Develop a plan to increase the value of your business before you put it on the market so you can maximise the return on your investment.

It doesn’t matter if you’ve run the business for decades and plan to pass it on to the next generation, or you only founded it a matter of months ago with the express intention of selling it to a third party.

Whatever your situation, you deserve to gain the best returns you can for all your hard work.

Priming your business for sale is all about getting it into the best shape it’s ever seen. This means drilling down into the strategic details of your original business plan and accepted way of doing things, and possibly making significant changes.

Use this tool to build an Action Plan for priming your business for sale. It’ll help you compile a range of actions and solutions you can tailor to your situation, in a document you can download at the end for future use.


Set out now what type of buyer you're targeting and why, to help you strategise your sale and then later measure progress.


  1. Preferably sell to an employee or third party with knowledge and passion for the industry who will be more likely to protect my legacy.
  2. Gain a competitive price that acknowledges the many intangibles that have formed the back bone of my business's success, such as its sterling reputation with the target market.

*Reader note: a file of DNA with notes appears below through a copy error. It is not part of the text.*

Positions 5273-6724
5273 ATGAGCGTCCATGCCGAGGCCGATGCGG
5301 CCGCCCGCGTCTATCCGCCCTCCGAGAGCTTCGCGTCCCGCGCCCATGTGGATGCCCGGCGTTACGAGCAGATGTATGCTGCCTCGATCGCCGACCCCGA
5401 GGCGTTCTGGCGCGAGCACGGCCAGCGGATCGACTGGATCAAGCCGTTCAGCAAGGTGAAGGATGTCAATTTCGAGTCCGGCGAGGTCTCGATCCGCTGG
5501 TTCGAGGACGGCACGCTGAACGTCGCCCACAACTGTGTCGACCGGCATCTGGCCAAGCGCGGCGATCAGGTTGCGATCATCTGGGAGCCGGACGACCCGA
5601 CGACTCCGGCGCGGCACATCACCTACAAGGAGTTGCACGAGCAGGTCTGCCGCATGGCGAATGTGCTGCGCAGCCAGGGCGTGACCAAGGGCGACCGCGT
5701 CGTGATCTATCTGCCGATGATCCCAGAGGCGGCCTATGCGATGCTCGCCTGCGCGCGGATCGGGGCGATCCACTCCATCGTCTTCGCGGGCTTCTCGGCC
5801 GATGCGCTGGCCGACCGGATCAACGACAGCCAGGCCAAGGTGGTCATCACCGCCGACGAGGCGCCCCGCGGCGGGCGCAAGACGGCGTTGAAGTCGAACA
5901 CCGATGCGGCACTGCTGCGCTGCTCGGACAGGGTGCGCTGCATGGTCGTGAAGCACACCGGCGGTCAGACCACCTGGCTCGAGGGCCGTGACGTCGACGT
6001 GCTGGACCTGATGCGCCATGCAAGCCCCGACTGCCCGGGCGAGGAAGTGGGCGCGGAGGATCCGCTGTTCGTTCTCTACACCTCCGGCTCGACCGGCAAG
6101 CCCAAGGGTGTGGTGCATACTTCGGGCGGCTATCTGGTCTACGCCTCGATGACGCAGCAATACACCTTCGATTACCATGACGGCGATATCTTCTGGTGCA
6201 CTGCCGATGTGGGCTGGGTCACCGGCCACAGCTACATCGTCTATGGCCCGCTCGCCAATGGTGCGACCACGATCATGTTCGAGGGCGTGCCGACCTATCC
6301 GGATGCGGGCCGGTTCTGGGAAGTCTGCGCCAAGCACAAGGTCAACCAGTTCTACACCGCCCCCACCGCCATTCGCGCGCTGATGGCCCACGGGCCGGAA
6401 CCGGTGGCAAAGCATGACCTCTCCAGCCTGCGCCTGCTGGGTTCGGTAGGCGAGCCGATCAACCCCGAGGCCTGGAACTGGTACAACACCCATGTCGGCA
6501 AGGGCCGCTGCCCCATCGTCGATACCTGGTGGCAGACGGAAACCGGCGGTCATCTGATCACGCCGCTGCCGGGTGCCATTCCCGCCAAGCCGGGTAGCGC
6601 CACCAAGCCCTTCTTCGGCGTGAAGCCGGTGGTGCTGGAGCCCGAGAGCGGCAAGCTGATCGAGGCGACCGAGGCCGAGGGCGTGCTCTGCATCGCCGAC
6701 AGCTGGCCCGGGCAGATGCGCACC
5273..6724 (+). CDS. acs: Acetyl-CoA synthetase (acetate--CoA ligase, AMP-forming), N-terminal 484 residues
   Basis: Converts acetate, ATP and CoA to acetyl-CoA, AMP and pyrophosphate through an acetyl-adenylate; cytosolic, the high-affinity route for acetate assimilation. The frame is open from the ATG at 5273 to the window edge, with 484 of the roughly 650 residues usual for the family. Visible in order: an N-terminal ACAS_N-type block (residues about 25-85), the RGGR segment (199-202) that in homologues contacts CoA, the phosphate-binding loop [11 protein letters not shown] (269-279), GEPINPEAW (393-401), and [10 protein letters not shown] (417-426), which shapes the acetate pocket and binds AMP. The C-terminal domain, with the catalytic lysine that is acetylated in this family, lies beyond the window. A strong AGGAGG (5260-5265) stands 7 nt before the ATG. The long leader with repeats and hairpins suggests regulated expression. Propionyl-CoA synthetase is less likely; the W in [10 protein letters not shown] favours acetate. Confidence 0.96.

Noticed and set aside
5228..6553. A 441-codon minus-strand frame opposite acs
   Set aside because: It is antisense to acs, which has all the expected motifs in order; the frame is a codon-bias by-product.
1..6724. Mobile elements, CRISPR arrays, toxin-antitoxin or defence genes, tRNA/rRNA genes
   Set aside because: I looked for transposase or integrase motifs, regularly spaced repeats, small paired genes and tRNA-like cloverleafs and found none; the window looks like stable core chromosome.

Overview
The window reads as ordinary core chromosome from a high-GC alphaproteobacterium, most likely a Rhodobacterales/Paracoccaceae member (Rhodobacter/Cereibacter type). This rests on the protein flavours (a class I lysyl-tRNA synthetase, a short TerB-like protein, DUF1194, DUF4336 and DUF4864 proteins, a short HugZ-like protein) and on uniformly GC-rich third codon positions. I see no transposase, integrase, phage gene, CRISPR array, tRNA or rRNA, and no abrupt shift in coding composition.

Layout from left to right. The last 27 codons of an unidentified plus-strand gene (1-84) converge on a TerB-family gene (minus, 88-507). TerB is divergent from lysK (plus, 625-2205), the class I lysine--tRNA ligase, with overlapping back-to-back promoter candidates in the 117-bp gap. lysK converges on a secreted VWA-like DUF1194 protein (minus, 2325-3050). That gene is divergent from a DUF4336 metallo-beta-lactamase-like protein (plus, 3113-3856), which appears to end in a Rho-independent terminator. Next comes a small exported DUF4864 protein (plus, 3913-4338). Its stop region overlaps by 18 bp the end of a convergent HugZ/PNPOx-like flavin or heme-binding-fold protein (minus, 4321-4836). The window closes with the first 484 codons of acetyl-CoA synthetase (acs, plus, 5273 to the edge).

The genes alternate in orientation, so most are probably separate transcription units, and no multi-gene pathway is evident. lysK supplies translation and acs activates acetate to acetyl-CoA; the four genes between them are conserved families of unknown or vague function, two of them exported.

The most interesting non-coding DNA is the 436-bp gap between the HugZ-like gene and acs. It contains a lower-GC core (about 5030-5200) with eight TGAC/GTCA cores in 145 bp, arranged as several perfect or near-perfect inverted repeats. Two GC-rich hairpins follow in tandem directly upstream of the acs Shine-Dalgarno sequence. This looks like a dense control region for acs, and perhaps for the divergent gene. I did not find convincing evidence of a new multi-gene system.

3. Sell the premises separately from the business itself. The industry is moving towards online retail, and I will be able to get a better price for both if I put them on the market individually.
  4. Like any project, priming your business for sale needs to be measured. If you don't measure, you won't know how near or far you are from reaching the optimum potential you see for your business and when you should put it on the market.
  5. To measure something, you first need to plant the goal posts for success. Figure out now who you want to – or should – sell your business to, and the conditions you need to walk away from your business with peace of mind.
  6. Different objectives mean different priorities. Just as many business owners will be planning to sell to family, friends or employees, some will be planning to sell to a third party – so the formula for priming a business is rarely exactly the same.
  7. Restructuring for sale

    Your business's current structure might make it harder for potential buyers to sign on the dotted line.

    As a sole trader, one of my priorities is to incorporate my business as a company to provide potential buyers with the investment security and growth opportunities provided by limited liability.

    I should also consult my accountant on the best ways to make the transition of ownership as smooth as possible on the tax front.

    Priming a business for sale is essentially about adding value and making the purchase as attractive as possible, issues that can both be directly influenced by business structure.

    If you're a sole trader, for example, consider incorporating your business into a limited liability company – a structure that would limit your buyer's exposure to financial risk and encourage growth.

    You may want to consult your accountant to make sure any changes you make in priming the business won't cause any tax complications. You should also consider the issue of affordability.

    If you can't find a buyer who can afford to buy the business and you still want to sell, a solution may be to restructure the business so it's more affordable. For example, the new buyer could lease the business's premises off you instead of buying the property outright with the rest of the business.

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